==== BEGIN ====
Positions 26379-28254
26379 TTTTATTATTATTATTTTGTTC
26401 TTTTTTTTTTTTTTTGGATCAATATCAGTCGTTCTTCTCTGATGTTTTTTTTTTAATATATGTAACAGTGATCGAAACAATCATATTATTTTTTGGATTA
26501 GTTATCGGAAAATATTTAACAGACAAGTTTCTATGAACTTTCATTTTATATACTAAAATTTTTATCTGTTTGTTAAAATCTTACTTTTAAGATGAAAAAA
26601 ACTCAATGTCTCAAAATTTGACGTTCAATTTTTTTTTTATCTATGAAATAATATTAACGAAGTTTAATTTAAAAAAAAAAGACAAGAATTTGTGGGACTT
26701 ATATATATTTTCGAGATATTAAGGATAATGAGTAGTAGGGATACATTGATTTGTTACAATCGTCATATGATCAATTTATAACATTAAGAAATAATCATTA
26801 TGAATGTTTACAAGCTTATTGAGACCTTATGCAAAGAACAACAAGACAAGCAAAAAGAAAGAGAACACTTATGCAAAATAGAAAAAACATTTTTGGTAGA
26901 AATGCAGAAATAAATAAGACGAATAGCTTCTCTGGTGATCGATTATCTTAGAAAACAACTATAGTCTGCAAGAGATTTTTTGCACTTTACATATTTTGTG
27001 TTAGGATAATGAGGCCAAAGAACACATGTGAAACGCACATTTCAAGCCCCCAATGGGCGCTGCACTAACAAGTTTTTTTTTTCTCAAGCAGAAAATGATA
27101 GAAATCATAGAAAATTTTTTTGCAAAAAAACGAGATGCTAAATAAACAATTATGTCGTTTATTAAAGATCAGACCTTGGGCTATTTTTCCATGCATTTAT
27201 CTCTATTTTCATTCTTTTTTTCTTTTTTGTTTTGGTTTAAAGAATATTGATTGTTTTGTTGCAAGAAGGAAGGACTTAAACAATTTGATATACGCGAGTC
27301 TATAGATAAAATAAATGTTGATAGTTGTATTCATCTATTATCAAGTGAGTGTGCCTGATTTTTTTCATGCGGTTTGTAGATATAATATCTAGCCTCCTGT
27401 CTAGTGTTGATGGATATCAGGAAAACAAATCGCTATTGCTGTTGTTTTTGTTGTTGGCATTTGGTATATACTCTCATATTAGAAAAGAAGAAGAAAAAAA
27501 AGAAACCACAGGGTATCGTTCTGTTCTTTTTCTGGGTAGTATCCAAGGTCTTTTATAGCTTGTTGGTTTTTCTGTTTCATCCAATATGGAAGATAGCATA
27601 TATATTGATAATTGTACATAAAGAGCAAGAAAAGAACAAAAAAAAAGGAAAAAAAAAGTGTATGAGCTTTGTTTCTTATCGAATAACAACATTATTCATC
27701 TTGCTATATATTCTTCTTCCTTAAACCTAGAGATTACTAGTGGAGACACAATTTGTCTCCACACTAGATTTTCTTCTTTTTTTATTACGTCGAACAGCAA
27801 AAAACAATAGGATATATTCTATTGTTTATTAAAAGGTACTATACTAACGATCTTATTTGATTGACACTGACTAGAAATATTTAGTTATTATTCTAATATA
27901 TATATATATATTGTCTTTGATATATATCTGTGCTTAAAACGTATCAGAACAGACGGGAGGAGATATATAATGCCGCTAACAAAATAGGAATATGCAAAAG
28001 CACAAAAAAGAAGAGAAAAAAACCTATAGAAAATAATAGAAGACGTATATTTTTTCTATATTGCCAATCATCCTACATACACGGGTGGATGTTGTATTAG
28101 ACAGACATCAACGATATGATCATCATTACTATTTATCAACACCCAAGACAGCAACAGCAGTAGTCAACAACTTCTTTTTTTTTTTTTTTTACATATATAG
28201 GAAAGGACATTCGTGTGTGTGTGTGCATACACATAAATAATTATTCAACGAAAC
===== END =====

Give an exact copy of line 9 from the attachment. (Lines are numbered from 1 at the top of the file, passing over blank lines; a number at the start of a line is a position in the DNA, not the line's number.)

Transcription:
27001 TTAGGATAATGAGGCCAAAGAACACATGTGAAACGCACATTTCAAGCCCCCAATGGGCGCTGCACTAACAAGTTTTTTTTTTCTCAAGCAGAAAATGATA